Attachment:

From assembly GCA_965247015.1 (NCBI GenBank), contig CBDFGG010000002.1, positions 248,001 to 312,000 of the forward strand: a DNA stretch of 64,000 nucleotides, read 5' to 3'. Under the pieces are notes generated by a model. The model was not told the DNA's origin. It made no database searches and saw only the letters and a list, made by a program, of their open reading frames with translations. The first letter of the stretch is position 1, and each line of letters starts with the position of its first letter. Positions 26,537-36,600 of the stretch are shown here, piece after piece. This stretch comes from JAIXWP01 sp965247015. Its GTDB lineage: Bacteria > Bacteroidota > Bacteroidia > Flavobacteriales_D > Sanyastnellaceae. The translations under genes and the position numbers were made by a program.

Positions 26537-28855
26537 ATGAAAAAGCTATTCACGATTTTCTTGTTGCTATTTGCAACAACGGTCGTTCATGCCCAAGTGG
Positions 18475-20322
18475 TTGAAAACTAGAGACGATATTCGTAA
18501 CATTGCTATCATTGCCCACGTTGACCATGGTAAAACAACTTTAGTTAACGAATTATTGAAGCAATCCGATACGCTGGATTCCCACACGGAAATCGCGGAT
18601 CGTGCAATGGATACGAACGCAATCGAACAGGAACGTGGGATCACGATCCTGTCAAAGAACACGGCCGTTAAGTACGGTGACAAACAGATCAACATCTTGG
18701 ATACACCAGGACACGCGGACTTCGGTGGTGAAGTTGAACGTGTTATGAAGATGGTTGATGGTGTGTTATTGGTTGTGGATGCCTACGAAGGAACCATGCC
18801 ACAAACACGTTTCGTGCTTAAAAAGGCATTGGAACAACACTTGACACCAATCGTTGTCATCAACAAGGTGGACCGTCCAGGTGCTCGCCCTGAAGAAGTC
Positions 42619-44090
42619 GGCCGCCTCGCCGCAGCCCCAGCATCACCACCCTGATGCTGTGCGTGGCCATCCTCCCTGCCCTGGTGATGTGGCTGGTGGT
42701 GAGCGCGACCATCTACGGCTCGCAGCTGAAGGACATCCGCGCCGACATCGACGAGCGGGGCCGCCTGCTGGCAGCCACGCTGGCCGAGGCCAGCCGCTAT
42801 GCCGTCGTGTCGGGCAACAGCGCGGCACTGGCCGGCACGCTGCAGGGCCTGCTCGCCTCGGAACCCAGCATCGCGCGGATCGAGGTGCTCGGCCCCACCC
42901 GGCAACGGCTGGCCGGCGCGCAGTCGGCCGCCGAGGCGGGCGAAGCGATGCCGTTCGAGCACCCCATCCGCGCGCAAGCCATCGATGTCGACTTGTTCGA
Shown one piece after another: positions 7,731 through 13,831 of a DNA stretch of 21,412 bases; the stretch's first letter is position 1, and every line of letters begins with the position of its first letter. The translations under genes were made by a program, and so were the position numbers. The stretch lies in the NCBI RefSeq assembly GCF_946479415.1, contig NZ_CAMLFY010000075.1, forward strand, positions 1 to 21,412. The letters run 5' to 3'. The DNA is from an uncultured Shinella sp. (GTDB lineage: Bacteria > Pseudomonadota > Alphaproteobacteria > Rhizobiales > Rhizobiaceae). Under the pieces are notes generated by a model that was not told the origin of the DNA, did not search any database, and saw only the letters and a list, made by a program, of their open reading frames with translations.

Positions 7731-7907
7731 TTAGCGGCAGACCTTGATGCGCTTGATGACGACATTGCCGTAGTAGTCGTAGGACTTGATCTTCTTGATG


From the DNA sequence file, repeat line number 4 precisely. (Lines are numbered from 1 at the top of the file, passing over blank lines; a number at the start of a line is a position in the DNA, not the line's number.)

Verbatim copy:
Positions 18475-20322